Star Wars ‘Call Me Maybe’

The Star Wars cast sings Call Me Maybe by Carly Rae Jepsen. Obi wan (Old and Young) and a host of Skywalkers join Yoda and the Jedi for a quick rendition of an otherwise potentially forgettable pop tune. It even has a Mutilingual bit, who knew what Greedo was saying in the Cantina but it was certainly irritating enough for Han Solo to shoot first (answering a long standing question has to who started it).

It’s good that the dialogue from the love scenes in parts II and III have found a half decent. In the mean time, have to doff your cap to James Covenant fgor finding a new way to see the Star Wars movies – even in this slightly tacky way…

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What if Star Wars was a Spanish Soap Opera?

 

I know Steve tends to handle the Star Wars stuff (he may well have something already planned for this week, in which case enjoy your double helping) but I’ve been laughing at this pretty much consistently for about three days and I can no longer hold off the desire to share it.

Empire Strikes Back, transformed into a Spanish soap opera.

May the passion be with you.

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Star Wars Trilogy: The Radio Show featuring Pinky / Christopher Walken / Bender

Ever wondered what Star Wars would’ve been like if Bubbles from the Powerpuff girls played Darth Vader? Well now you can. In an inspirational moment of genius at the Emerald City Comicon this year the organisers arranged a script reading of scenes from the original Star Wars script in voices of famous cartoon characters. The intros alone take about 6:45 seconds so scroll on to avoid any major spoilers. It’s not the Goon show or anything but a favourite moment is Pinky as the Storm Trooper on the Tantive IV and Christopher Walken as R2D2. A genuine joy to hear.

Enjoy!!

Star Wars Kinect is…Erm.

Remember how when the motion games came out and everyone said that the technology was pretty much just sleeping until the inevitable Star Wars version? Remember how Star Wars Kinect was going to make you feel like you really were a Jedi?

Well that moment is here folks! The future of gaming has arrived and…oh dear.

To be fair, this is pretty much what I spent most of my playtime on Star Wars Galaxies doing but I imagine that if you’re a diehard Star Wars fan, you’re probably pretty angry right now.

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Porkins Destroys the Death Star

After years of cruel suggestions that Jekk Porkins ‘Hindenburged’ into the Death Star while either 1) Eating Burger and Fries 2) Trying to open Cheetos or 3) Farting so badly he destroyed his own X-Wing from the inside have been swiftly dismissed with the discovery of this incredible piece of unseen footage. Pieced together from in-flight footage, battle records and accounts from previously silenced Red Wing pilots a picture of the true heroism and glory of Porkins at the legendary battle of Yavin. Having survived the battle, Porkin’s subsequently died of a massive heart attack at the Victory Party and it appears that Rebel Leaders decided Luke Skywalker should be made the public face of the success at Yavin. How different it all could’ve been…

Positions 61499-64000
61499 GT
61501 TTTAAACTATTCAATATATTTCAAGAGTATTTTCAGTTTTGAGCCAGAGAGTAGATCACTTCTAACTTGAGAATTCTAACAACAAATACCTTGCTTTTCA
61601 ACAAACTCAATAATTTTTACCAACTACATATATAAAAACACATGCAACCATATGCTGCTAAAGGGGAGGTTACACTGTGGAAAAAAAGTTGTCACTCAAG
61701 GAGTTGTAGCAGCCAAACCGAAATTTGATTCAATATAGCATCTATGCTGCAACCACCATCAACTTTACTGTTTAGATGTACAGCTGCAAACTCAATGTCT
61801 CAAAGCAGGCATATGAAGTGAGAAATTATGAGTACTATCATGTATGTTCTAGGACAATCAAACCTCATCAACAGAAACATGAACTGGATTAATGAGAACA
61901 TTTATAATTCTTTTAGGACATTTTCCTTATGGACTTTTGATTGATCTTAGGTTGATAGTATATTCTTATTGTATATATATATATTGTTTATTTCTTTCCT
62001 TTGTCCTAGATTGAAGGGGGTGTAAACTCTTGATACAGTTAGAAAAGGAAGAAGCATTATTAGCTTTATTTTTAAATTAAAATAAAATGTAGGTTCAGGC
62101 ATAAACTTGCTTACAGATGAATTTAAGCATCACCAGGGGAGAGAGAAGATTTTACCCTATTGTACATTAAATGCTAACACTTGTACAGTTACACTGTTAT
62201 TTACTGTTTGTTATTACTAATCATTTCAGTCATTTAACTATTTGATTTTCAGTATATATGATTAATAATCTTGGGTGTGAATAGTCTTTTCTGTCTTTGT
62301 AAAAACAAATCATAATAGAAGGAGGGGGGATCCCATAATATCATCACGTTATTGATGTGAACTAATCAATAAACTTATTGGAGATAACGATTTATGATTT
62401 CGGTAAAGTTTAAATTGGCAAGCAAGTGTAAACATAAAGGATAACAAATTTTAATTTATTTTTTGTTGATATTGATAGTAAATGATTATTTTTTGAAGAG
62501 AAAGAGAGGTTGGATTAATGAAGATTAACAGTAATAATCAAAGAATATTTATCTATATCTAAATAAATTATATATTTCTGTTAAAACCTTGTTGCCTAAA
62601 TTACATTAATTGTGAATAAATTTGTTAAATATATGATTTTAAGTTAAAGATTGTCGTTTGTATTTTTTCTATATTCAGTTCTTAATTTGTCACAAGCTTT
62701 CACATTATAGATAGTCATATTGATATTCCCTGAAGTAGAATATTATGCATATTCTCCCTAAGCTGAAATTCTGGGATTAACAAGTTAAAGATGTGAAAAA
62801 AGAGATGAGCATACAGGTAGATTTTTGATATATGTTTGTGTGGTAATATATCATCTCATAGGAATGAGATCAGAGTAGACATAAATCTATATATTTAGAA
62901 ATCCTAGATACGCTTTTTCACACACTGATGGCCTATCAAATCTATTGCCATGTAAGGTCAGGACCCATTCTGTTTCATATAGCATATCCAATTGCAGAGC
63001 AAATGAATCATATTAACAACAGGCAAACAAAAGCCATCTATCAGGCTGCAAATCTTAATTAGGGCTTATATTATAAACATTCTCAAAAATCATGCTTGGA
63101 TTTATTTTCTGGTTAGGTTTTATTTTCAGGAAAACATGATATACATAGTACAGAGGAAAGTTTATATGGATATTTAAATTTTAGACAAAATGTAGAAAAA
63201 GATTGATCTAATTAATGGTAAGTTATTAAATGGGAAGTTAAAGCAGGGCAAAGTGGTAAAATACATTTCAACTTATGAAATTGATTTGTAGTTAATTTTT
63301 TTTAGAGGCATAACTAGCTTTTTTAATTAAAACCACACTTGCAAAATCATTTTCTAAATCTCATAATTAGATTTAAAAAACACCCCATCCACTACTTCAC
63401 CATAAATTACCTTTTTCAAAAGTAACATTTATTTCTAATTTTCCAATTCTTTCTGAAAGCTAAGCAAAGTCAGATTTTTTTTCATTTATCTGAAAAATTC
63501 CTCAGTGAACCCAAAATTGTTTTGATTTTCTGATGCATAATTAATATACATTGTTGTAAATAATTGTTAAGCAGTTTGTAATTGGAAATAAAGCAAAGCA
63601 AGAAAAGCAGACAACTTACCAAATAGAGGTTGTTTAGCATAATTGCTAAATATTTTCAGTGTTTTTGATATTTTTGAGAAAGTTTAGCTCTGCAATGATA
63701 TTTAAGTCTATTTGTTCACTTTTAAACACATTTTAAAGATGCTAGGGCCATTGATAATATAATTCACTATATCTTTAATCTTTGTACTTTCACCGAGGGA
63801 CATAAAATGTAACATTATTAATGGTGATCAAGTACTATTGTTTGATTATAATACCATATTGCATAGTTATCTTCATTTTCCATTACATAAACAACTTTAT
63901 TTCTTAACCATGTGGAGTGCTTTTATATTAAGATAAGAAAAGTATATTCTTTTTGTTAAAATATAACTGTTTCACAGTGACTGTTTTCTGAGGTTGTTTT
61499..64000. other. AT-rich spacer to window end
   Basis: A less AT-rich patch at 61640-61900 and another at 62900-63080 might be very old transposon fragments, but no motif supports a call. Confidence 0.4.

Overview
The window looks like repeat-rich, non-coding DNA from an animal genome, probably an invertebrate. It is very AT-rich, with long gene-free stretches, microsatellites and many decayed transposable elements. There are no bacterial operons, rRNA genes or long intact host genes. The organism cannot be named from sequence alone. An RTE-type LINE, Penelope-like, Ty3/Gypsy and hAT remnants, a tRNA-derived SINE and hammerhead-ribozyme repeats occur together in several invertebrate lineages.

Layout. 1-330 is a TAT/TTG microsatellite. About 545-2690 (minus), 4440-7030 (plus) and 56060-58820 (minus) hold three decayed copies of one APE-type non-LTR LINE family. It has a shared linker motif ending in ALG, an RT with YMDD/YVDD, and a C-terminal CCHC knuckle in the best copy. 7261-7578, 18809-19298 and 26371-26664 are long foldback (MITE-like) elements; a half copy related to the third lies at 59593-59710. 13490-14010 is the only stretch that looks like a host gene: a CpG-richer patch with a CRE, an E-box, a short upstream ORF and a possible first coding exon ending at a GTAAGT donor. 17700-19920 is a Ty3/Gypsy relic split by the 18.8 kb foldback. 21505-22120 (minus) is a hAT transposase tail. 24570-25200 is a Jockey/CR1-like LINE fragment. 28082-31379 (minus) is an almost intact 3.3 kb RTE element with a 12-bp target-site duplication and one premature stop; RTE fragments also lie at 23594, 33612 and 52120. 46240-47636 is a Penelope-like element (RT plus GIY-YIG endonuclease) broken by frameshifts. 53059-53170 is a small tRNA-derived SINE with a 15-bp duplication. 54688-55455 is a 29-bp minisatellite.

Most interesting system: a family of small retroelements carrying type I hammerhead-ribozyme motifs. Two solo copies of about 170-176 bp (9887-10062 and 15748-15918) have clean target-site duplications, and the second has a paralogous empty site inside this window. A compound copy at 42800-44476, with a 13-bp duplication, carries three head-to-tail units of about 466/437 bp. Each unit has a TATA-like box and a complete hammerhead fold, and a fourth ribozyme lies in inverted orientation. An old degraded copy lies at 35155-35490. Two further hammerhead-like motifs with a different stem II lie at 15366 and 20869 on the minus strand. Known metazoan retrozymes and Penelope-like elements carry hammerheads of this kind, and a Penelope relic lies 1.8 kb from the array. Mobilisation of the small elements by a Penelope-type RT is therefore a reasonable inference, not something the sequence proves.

Our own part in the public defamation of a true hero is something we shall always deeply regret. We hope that Porkin’s family and loved ones accept our sincere apologies (including Jabba).

The complete Star Wars Holiday Special (with authentic 1978 ads)

Few things have gone down in notoriety like the Star Wars Holiday Special. Almost unanimously revered as the worst thing ever brought out of the Star Wars canon it was, I think, a sincere attempt to bring Star Wars to Christmas.

Dodging any religious incorrectness, Wookees celebrate Life Day on Kashyyk. watch Harrison Ford struggle manfully to maintain cheer, hope that Uncle Itchy doesn’t beat little cousin Lumpy in front of the cameras. In between the ludicrous schmaltz there is some decent action sequences and if you like the idea of seeing extra Han Solo / Chewbacca footage, Carrie Fisher singing and some season friendly chop socky against Imperial humbuggers then take a look. There’s even a bit of Jefferson Starship. Through the fact that it’s essentially a day in the life of a Wookee family (including a geriatric Wookee getting his jollies watching dancing girls in a hair dryer). Brilliant!

We here at Beyond the Bunker wish you a very Merry Christmas and a Happy New Year!!

Star Wars Auditions: Carrie Fisher

Princess Leia was a little feistier by the time Carrie Fisher hit the big screen but then when you’ve been asked to lose 10 pounds to get the part it’ll give you a little kick in the butt. Definitely, the chemistry between Ford and Fisher is right there. Hard to believe that Ford wasn’t automatically the first choice for Solo. But then Lucas isn’t everyone’s first choice for Star Wars movies. 😉

Star Wars Auditions: Mark Hamill

As a follow up to the earlier article re: Star Wars Auditions we at Beyond the Bunker have unearthed (found on Youtube) Mark Hamill and Harrison Ford having their first chat about massive radiation readings and what to do when more than a thousand ships with more fire power than ever before blasts the living crap outta something. C’mon Mark – use the force!!!

Harrison Ford was brought in after Lucas worked with him on American Graffiti. He had to take on Sylvester Stallone and Kurt Russell.

Star Wars IV: A New Hope : How it all Started